While medical marijuana proved to be a divisive issue — with members of congregations, friends and families crossing traditional party lines to vote Yes or No on State Question 788 — Carter County was united in a unique way on Tuesday.
Going to the polls.
June 26, 2018, could be reflected on as turning point in the State of Oklahoma’s history with SQ 788, a changing of the guard at governor as well as pivotal seat changes in local government.
And Carter County didn’t disappoint with its voter turnout, according to Diane Hall, secretary of the Carter County Elections Board.
In fact, she said it was like 2016, 2012 and 2008 all over again.
“Voter turnout was as high as we would expect from a presidential election — not just a primary,” Hall said.
On Tuesday, votes on 788 alone passed the tally of votes for governor for both parties in Carter County.
According to the Oklahoma State Election Board, 9,934 voted on State Question 788 in Carter County with over 54 percent voting in favor.
But, despite the statistical evidence that 788 was a central driver in votes, a universal theme among many who spoke with The Ardmoreite after casting their ballots was how voting is merely a part of their civic duty, something they do religiously, regardless of the issue.
James Johnson, an Ardmore resident who voted at the H.F.V. Wilson Community Center, said like all elections, he felt today’s vote was important.
But as far as the long-term impact on 788 getting the majority, Johnson is skeptical.
“It’s critical,” Johnson said. “But I don’t think 788 is going to be as critical as everybody thinks. I think it became a moot point after possession was downgraded to a misdemeanor.”
Officials at the H.F.V Wilson Center said the turnout was high for their precinct. At 3 p.m., Tuesday, 285 had cast their votes.
And at Southwestern Baptist Church it was the same. According to polling representatives, 650 had filled out the ballot by 4 p.m. Officials said people lined up outside the entrance at 6:45 a.m. and it was a steady flow all day.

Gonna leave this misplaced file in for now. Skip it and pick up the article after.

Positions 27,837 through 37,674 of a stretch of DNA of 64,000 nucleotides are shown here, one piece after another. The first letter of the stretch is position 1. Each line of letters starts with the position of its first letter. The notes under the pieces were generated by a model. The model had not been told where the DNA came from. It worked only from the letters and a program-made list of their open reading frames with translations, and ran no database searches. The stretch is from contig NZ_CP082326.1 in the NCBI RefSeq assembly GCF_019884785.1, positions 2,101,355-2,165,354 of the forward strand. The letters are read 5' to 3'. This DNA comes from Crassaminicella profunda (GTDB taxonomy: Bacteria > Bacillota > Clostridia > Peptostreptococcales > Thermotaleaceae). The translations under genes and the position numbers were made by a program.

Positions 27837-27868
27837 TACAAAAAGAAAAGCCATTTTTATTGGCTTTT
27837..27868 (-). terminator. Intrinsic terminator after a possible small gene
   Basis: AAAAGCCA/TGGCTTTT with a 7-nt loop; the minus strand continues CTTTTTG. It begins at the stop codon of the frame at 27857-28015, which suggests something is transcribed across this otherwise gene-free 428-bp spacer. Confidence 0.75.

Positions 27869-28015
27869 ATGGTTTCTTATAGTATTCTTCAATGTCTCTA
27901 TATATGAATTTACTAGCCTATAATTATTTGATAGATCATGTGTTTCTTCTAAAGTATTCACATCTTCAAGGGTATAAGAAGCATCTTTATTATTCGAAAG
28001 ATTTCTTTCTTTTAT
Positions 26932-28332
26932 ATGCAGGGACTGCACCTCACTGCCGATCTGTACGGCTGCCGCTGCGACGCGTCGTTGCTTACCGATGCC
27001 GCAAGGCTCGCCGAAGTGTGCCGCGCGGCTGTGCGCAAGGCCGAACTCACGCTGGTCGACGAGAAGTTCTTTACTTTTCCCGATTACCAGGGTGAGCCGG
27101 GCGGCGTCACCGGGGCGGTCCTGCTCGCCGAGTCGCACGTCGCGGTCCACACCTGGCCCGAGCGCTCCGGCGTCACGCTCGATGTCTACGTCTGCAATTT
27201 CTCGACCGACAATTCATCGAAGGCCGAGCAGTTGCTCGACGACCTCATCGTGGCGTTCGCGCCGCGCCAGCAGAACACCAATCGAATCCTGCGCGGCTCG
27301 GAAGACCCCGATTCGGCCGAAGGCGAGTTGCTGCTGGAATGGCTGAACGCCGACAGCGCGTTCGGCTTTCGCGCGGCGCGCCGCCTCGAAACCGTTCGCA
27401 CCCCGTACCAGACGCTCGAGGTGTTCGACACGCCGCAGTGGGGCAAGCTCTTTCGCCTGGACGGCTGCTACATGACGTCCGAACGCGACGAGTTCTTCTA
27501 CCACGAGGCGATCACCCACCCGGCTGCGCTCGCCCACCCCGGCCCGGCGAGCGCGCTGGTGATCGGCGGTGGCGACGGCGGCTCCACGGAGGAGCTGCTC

Of the masses that filled up the church off Myall Road were Ardmore residents Amy and Kris Bell.
“I think a lot of people that don’t normally come out will come out for 788,” Amy Bell said.
They would have come out regardless, like they do every year, Kris Bell said. But Amy Bell said her mind changed on 788 at the last minute.
“Last night, my mind was made up, we were going to vote no,” she said. “But we saw Big Pharma had come up with a medical marijuana pill. We didn’t want them to get all the profits that could go to our state.”
But another voter at Southwest Baptist Church was steadfast in her convictions on 788.
Sister Carolyn Stoutz, who works at Mercy Hospital, said she fears the impact medical marijuana will have on her co-workers at the hospital.
“It’s going to be awful for the people that work in the hospital,” Stoutz said. “People are going to come in looking for medical marijuana and all that stuff. And the valet guys, they’ll have to deal with marijuana being in the cars. There’s just all kinds of stuff that will affect the hospital.”
But with great numbers and reportedly record turnout state-wide, came a few headaches on Tuesday.
The voting location confused some voters as the polling was located in the youth annex building instead of the main church building. But still, well after 7 p.m., other Lone Grove voters stood with pride behind locked doors as they waited in a line that snaked along the walls of the modular building, casting their ballots and letting their voices be heard.